The Russian invasion came at an extremely beneficial time for our PM, steeped in the controversy of all those parties, backbenchers grumbling, frontbenchers manoeuvring, meant that terrible as the war is, it has been a useful distraction.
War, eh, what is it good for? I am with Edwin Starr on this one, to be honest – nowt. But some people like it.
The phenomenon of a “war bounce” has benefited various political and military leaders for a long time.
If Alexander had stayed at home, for example, he might have been “The Mediocre” or “The OK” rather than “The Great”. Best to go out on conquer stuff, you know, get involved, even though the rest of us suffer.
Getting tangled up in a war can be very helpful – any hint of conflict in fact. JFK put on 15 points in the Cuban Missile Crisis, Bush Snr 30-odd after Operation Desert Storm. His son, incidentally, recorded the highest approval rating ever for a US president in the aftermath of the September 11 attacks – up to 90%.
In all those cases, of course, the ascent was short-lived. It’s a bounce after all, and what goes up must come down.
The Russian invasion came at an extremely beneficial time for our PM. Steeped in the controversy of all those parties, backbenchers grumbling, frontbenchers manoeuvring, meant that terrible as the war is, it has been a useful distraction.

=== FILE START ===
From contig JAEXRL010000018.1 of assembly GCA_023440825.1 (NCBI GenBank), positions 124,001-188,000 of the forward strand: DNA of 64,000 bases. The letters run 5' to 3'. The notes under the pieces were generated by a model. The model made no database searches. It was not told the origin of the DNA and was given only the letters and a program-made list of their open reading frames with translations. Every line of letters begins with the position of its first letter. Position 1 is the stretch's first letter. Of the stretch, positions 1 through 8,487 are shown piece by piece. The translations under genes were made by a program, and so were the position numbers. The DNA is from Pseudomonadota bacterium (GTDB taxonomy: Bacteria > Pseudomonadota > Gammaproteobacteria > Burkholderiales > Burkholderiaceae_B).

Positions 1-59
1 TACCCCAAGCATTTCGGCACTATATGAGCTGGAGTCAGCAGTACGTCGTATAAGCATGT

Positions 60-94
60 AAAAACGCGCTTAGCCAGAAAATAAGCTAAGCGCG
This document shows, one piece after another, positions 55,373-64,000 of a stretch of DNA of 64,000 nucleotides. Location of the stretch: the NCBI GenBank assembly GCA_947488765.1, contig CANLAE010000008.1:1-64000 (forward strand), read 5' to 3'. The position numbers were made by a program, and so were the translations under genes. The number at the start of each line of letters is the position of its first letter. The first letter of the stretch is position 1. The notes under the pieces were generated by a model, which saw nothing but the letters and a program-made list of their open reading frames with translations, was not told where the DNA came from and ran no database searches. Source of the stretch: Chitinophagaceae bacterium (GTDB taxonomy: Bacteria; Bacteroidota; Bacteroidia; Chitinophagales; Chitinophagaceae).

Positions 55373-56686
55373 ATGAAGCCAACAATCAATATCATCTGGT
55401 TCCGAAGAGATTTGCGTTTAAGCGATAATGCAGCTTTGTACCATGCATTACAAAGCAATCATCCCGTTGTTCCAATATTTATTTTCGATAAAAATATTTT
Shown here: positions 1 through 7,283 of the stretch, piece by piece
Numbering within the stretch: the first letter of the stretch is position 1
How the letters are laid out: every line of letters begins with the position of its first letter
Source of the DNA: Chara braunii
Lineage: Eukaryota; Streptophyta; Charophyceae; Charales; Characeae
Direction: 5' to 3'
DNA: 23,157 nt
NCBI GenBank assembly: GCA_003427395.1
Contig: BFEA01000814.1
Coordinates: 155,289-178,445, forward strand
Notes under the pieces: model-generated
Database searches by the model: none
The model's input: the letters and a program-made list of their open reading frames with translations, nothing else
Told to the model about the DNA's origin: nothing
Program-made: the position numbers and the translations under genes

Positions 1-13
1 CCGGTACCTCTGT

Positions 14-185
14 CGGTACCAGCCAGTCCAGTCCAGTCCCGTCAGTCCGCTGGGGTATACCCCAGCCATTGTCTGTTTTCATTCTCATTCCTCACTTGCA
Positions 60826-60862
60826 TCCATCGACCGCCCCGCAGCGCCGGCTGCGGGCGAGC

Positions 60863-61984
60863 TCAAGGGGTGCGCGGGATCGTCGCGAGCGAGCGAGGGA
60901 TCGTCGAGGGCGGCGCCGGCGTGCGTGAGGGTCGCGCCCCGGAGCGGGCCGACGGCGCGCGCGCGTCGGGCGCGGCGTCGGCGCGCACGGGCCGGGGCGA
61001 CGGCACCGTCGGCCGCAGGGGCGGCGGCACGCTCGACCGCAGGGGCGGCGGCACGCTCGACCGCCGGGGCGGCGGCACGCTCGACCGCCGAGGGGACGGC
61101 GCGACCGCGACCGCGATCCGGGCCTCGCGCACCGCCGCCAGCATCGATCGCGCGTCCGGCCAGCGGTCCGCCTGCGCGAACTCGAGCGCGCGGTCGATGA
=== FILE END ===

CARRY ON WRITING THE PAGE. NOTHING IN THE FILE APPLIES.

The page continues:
But, as the latest poll shows, it has not brought a bounce. The numbers are bounceless, without bounce, bounce-free. If they were a shampoo, Pantene they would not be. Quite the reverse.
Mr Johnson has had a relatively quieter few weeks than in the dead of winter, when a vote of confidence was coming. But he has not got away with it.
YouGov polling carried out this week shows the Conservatives dropping two points and Labour staying where they are. And more than 20% of Tory voters from last time are backing other parties, with 17% undecided. And this is BEFORE April really gets going. The cruellest month, and all that.
Some 22 million households will see their typical energy bill rise by 54% to £1,971 a year. And new research from charity the Health Foundation shows medical workers – those we were supposed to be looking after in the pandemic – are losing about £850 a year.
I suppose the only benefit for Mr Johnson is that this economic catastrophe is going to take out one of his main leadership rivals.
Chancellor Rishi Sunak has seen his odds of becoming the next Prime Minister fall dramatically from 45% in mid-January to just 16% today. (That is with a betting market I don’t use – so probably quite accurate.)
Labour’s Keir Starmer has taken the lead, albeit narrowly, but as the cost of living crisis deepens, that gap is expected to widen.
It is not going to be a pleasant spring for Mr Johnson, not a daffodil in sight. Not for any of us.
The war continues, times are going to get harder, fish and chip shops are closing. And the price of a pint does not bear thinking about.
I’ve just had a thing through saying the VAT hike is going to cost £450m a year – which 100% will be passed on by landlords to the price of a pint. I’m off the booze for Lent – reasons of self-flagellation rather than religion – so I don’t need to worry about it yet. Couple of weeks to go, just enough time to save up for a Guinness.